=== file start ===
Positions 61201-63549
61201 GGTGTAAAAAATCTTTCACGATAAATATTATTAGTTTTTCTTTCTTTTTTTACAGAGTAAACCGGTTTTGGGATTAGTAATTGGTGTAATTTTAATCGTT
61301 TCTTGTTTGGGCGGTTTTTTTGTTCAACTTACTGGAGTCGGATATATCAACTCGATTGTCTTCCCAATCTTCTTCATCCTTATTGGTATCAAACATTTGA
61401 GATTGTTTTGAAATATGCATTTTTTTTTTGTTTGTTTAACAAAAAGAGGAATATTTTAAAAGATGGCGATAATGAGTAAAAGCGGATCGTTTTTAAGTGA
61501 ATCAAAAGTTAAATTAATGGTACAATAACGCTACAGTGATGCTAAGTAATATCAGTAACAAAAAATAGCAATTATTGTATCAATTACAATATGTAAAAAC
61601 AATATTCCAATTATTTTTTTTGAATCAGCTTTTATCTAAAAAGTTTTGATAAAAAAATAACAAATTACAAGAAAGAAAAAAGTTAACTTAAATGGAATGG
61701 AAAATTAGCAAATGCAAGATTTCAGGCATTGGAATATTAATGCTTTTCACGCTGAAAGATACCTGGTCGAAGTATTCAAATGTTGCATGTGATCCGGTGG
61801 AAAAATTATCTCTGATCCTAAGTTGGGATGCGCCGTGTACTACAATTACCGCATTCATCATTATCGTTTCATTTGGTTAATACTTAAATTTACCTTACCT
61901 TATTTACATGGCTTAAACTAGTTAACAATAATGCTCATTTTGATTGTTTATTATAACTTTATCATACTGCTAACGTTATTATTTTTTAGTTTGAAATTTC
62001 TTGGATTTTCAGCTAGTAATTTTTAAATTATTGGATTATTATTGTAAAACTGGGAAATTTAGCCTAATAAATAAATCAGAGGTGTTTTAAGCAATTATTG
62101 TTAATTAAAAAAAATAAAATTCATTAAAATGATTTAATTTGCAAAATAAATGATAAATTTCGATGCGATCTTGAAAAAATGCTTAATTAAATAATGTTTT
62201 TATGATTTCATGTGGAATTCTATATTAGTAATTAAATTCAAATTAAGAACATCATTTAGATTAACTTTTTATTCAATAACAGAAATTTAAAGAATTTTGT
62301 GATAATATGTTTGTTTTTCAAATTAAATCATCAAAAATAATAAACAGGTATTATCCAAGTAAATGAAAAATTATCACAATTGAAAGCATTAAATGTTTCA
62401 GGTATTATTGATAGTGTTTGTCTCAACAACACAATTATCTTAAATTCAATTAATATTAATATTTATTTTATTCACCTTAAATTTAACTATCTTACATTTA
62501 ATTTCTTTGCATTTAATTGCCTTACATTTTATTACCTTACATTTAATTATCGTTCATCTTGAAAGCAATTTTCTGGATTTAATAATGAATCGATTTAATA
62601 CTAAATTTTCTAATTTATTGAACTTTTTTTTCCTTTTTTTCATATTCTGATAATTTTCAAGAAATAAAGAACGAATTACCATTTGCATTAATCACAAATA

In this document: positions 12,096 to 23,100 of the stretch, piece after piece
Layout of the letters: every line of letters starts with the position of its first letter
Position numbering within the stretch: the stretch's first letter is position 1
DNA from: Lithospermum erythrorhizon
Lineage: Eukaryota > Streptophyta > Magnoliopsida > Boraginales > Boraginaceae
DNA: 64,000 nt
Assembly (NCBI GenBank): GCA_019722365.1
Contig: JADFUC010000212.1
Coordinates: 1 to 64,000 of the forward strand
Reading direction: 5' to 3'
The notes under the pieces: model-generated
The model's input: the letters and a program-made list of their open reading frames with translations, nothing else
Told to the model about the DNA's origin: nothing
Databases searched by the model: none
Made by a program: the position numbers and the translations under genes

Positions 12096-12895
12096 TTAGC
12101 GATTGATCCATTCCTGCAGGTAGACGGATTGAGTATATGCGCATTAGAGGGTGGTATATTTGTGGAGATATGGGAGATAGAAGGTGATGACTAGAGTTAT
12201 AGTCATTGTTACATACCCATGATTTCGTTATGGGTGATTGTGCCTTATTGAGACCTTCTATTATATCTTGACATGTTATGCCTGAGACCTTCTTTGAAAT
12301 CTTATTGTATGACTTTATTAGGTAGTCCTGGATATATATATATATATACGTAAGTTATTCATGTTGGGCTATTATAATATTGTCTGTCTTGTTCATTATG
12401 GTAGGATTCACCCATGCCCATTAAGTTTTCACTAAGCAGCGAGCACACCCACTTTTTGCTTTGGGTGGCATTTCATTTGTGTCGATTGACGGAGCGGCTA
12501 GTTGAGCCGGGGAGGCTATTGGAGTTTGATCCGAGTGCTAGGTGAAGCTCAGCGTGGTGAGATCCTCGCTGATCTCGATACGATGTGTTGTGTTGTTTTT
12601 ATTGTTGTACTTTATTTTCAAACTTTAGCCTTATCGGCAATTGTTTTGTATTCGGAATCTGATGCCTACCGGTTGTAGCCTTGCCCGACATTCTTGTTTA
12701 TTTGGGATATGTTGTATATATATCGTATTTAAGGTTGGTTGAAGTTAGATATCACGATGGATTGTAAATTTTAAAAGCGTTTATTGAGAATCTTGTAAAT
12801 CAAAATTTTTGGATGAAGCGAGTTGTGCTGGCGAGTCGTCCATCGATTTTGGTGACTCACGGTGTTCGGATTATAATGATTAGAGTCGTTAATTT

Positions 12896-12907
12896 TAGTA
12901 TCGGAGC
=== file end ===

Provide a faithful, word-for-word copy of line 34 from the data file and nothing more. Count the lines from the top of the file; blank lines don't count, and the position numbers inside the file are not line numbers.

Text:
12101 GATTGATCCATTCCTGCAGGTAGACGGATTGAGTATATGCGCATTAGAGGGTGGTATATTTGTGGAGATATGGGAGATAGAAGGTGATGACTAGAGTTAT